This story contains 350 photos!
View our Campsites along our Coppermine
route. (click this link and open with Google Earth)
This year's canoe trip was 960 miles in length, and took us 39 days across an amazingly vast wilderness area, in fact one of the largest and most remote and pristine natural regions left on the planet. Starting in Yellowknife, capital of Canada's Northwest Territories, we paddled along the shore of the Great Slave Lake, then carried our outfit over Pike's Portage, worked up to Clinton-Colden and Aylmer lakes, then paddled down the Coppermine River, and finished at the native village of Kugluktuk on the coast of the Arctic Ocean.
710 mi of lakes and up rivers, with 44 portages totaling 15 miles, then 250 miles down the Coppermine.
During the planning stages we asked ourselves: "How much adventure can we pack into a mere six weeks of free time?" We are both extremely pleased with the results. It was an unforgettable experience and one of our very best trips yet.
The "Barrenlands," as this magnificent expanse of wilderness is known, contains tens of thousands of lakes and rivers. So the best mode of travel is usually by boat. The waterways along our chosen route are not continuous, so altogether we portaged 44 times, the longest being about 3.5 miles. The entire trip was uphill, until reaching the Coppermine river for its final 250 mile run. This river is well known for its technical and sometimes unavoidable rapids. So in all, the trip required a fairly nimble boat; and once again for its practicality we chose a canoe rather than a kayak.
This was our eighth paddling adventure in the far north, and this time we resolved to be more self-sufficient, with no float plane fly-in to the start, or food drops or resupplies along the way. Instead we carried all our food and gear for the entire six weeks.
July 5, 2005
We arrived at the Portland Airport at 3-1/2 hours before the scheduled departure time of our flight to Seattle. Turns out we needed the extra time to straighten out a glitch: The airlines had no record of our payment for our leg to Edmonton. That took an hour to sort out. Then, the line to get through security seemed to take another hour.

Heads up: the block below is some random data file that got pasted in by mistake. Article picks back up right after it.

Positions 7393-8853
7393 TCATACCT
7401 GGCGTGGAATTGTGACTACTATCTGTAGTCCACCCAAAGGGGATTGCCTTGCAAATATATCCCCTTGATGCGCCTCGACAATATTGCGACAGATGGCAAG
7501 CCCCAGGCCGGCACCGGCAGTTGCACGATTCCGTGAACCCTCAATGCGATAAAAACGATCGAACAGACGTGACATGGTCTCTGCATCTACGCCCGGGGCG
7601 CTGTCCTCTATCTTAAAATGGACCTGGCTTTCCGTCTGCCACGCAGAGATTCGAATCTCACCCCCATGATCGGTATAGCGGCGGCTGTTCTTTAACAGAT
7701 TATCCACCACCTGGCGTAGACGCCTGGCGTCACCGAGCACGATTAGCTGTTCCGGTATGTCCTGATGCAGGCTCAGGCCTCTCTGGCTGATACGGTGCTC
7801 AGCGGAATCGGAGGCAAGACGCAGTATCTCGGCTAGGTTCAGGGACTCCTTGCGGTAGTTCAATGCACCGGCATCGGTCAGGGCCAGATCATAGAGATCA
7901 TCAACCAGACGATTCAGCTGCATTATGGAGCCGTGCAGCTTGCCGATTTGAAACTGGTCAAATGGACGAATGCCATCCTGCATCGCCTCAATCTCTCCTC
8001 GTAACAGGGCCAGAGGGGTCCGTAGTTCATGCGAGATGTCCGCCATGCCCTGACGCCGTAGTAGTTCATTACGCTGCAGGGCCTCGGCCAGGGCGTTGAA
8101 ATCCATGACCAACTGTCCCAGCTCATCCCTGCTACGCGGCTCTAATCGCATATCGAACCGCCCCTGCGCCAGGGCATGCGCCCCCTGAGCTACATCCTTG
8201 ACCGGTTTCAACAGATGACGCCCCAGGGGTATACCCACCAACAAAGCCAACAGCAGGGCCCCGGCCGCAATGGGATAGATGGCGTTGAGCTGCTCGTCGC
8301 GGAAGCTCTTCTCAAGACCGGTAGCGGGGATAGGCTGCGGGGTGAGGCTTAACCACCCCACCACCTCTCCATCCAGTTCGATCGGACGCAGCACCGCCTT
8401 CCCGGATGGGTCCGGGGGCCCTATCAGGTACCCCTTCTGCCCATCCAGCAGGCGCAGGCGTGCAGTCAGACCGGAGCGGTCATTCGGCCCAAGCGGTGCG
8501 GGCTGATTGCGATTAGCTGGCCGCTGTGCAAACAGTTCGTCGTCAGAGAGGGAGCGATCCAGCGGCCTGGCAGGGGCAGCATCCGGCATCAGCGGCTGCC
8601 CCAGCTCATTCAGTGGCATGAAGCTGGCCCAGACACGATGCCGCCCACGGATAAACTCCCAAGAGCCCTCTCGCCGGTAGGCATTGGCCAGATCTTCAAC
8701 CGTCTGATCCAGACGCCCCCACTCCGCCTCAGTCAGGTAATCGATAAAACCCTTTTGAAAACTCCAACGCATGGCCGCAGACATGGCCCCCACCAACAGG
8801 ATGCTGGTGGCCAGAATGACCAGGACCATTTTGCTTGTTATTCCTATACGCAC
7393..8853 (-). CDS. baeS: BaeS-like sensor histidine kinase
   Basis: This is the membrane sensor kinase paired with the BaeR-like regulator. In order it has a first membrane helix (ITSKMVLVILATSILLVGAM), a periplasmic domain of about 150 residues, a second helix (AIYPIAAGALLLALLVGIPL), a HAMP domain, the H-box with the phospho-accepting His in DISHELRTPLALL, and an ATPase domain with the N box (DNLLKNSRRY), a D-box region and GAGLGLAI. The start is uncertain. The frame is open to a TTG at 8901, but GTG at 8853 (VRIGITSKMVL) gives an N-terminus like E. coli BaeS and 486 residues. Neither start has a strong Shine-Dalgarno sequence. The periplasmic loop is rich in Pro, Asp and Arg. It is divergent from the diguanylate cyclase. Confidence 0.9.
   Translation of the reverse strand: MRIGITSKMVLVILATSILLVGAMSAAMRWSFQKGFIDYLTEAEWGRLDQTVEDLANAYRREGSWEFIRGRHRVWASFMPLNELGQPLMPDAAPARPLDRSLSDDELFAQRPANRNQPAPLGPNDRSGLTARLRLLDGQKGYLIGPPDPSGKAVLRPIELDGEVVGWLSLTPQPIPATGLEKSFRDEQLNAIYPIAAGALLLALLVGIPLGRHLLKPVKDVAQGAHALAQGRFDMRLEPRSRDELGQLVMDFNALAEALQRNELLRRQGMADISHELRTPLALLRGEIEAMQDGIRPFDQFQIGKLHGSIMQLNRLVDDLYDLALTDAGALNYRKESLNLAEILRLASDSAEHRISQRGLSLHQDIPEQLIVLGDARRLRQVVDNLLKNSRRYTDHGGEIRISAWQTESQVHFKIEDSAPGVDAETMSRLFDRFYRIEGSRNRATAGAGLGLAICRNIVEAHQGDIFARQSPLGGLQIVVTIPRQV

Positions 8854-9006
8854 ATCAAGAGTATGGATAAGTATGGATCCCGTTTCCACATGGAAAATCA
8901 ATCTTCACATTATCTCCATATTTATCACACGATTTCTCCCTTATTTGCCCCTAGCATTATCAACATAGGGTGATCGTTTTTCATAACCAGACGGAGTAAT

It was a relief to finally arrive in Edmonton, with it's large but very quiet airport. The Custom's officer didn't like the barrel length on our shotgun. It was half an inch too long. The limit was 18-1/2 inches, he said. He eventually let it slide, but charged us a $25 firearm registration fee.
Our departure to Yellowknife was a six hour wait, so we found a comfortable, half-sunny, half-shady picnic table outside the terminal and rested, sometimes falling asleep.
Flying across Alberta and into the Great Slave Lake area, the sky was totally cloudy. In Yellowknife however, the sun was shining. Melissa, a rental car representative, greeted us in the terminal and drove us to their office. After taking care of the rental car paperwork, we drove to the Fred Henne Territorial Park Campground
across the street from the airport. Somehow we got assigned to a site in the lowlands near the lake, where the mosquitoes were swarming. We quickly pitched the tent right on our gravel driveway and collapsed inside. The sun was still up when we fell asleep at 11:00 pm. We were warm and comfortable and slept well.
Day 1 - Yellowknife
July 6, 2005
We awoke several times in the wee hours of the morning; Jenny had picked up a cold in Portland so she was feeling a bit raspy. Then we finally got up about 7:00 am. It was a beautiful day, some overcast, not cold, not too buggy. We hiked a ways off over the bedrock and through the stunted black spruce forest. The spruce are about 20 feet tall, maximum, with lots of birch, alder and wild rose.
We broke camp and drove into town to scout out a launch spot. Nothing ideal anywhere (we need a grassy space to spread out, private next to the lake, with trash can and drinking water available) but we found only a few possibilities near the float plane base. We drove back through town, found the new Canadian Tire store (out past the WalMart) and bought one gallon of white gas cook-stove fuel, a fishing lure, and some bug repellent.